Eternal Little Goddess Dem solo-show - From March 17th to April 15th, 2018 Curator: Chiara...
Chiara Pietropaoli & Venexia Editrice
March 17th, 2018 Galleria Varsi presents “Eternal Little Goddess“, a solo show by Dem, an eclectic artist who was one of the first to develop in Italy a free and independent pictorial dialogue with architecture, starting from graffiti, then moving towards the representation of a symbolic and ancestral world, and then again to reflections on contemporary times.
Dem was born in Codogno, a town in the province of Lodi, where he currently resides. Since his childhood he feels estranged from his surroundings, with an instinct for deeper knowledge in a society that on the contrary rewards superficiality. Impatience and curiosity lead the boy to take refuge in a remote past, to study the beliefs, myths and cults of ancient civilizations. Through his research, he grasps precious teachings and values, which he questions and reworks in his art with different techniques.
The information acquired in books, documented by traveling all over the world and living his experiences, lead Dem to establish an increasingly intimate and vital contact with nature through which he develops his poetic message.
Art and study, especially in the anthropological field, become a means to escape and at the same time represent the possibility of “rediscovering” an ideal dimension aligned with his feelings, a sacred dimension where man is one with nature.
“Eternal Little Goddess” investigates the cult of the Mother Goddess, a primordial divinity that has always existed and generated symbols.
The exhibition is co-curated by Venexia, an independent publishing house, directed by Chiara Orlandini, an expert in this field, who in recent months has shared her knowledge with the artist by establishing a fruitful dialogue starting from three volumes she published: The Myth of the Goddess by Anne Baring and Jules Cashford, Guide to the Mother Goddess in Italy by Andrea Romanazzi and The Language of the Goddess by Marija Gimbutas, a milestone of archeomithology.
The Mother Goddess is the first archetype rooted in collective consciousness and is the synthesis of the cycle of existence, combining opposed principles that fully coexist in her: birth-death-rebirth; through her all things originate and are transformed, and she gives life and death, forever renewing all existence.
The myth of the Goddess dates back to the Paleolithic era and is continuously expressed in the successive ages by the civilizations of “Old Europe” and others around the world. Statuettes of female physiognomy, with similar attributes (accentuated breasts, abdomens, buttocks) are found in geographic areas very distant from each other and interpreted in a unique spiritual sense. It is precisely these artifacts that describe and transmit the logic of the Goddess and tell us about the divinities who embodied her principles: from Sumerian Inanna to Ishtar, from Egyptian Isis to Cybele up to the Virgin Mary. Vases, statuettes, places, rituals, all narrate how over time the myth has been transformed, according to the evolution of the species and the role played by women in the community, while maintaining unchanged its basic characteristics.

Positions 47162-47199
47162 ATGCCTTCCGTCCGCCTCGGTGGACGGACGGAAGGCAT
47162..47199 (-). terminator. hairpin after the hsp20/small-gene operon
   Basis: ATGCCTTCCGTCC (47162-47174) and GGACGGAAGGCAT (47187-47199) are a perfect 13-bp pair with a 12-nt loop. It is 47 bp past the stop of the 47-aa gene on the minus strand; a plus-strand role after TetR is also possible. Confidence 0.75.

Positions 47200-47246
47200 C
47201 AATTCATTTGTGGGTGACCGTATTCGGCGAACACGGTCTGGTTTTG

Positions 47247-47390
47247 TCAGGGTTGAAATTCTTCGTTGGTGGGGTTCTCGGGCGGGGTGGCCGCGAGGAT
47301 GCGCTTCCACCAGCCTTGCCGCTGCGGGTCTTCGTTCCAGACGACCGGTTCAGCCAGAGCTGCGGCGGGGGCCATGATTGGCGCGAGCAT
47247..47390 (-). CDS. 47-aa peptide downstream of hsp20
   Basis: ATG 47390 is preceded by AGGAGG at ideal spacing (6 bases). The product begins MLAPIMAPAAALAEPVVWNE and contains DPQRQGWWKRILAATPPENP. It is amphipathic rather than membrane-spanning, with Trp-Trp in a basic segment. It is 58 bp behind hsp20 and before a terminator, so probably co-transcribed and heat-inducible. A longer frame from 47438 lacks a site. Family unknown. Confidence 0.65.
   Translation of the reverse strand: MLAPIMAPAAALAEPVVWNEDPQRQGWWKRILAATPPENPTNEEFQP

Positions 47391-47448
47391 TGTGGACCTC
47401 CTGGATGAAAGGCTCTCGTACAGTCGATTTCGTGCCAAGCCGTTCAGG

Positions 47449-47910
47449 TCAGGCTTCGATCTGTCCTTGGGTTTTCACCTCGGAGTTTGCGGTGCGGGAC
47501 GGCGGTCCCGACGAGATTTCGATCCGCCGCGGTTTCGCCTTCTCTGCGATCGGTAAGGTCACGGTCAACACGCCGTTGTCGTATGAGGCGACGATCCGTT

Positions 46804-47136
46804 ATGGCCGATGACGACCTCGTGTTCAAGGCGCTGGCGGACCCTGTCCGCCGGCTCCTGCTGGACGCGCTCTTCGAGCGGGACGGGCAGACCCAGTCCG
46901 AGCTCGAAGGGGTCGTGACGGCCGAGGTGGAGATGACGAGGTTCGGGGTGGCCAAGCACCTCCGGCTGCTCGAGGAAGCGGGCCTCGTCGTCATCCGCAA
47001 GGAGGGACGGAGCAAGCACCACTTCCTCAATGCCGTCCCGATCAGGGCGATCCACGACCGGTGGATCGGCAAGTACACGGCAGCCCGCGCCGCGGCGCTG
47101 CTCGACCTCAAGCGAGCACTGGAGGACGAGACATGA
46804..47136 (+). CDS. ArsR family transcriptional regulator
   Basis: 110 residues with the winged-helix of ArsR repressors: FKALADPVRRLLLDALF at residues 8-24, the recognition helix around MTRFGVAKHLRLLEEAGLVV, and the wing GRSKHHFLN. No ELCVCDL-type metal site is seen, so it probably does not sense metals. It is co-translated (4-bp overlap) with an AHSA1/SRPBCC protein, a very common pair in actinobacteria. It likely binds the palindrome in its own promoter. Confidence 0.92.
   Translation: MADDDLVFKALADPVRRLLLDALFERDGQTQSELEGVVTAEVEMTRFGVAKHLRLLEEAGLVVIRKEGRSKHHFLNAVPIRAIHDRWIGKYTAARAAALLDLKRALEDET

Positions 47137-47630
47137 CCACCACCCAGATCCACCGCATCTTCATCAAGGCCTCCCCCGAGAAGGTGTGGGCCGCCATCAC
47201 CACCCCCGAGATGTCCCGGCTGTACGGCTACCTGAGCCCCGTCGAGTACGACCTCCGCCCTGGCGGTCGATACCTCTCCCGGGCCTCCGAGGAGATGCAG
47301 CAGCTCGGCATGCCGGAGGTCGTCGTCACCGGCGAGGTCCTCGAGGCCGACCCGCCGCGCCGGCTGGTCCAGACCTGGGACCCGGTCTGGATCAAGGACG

“Eternal Little Goddess” expresses the power of the Goddess and highlights the complementary bond that she once held with God, her “Son Lover”, a necessary link, today dramatically absent in Western religious culture.
The artist’s works in ink and acrylic and a series of ceramic sculptures, interpret the visual language of the Goddess, making her speak again. Female figures inspired by ancient icons populate the gallery and mix with natural elements; the Goddess is a snake, leaves, birds, or a cave in which to give birth, take refuge or die.
In balance, the masculine universe is defined in the surreal masks, typical of Dem’s production, sewn and embroidered by hand by the artist, with oriental and ordinary fabrics combined with organic materials, and shown in the exhibition through the photographs by Marta Zdulska . The masks are a reference to the mythological figures of Pan and Dionysus and express the vital, masculine, instinctive and “animal” life energy, an irrepressible energy that must come out, and which the Goddess needs to generate existence.
“Eternal Little Goddess” comes from a lack, a need. The Goddess cannot vanish, she is eternal. We need to rediscover and perceive her, and to reconnect with nature and with others, rediscovering the thread that binds us in the universal need to have (to want) a mother to protects us and for the mother to protect her child.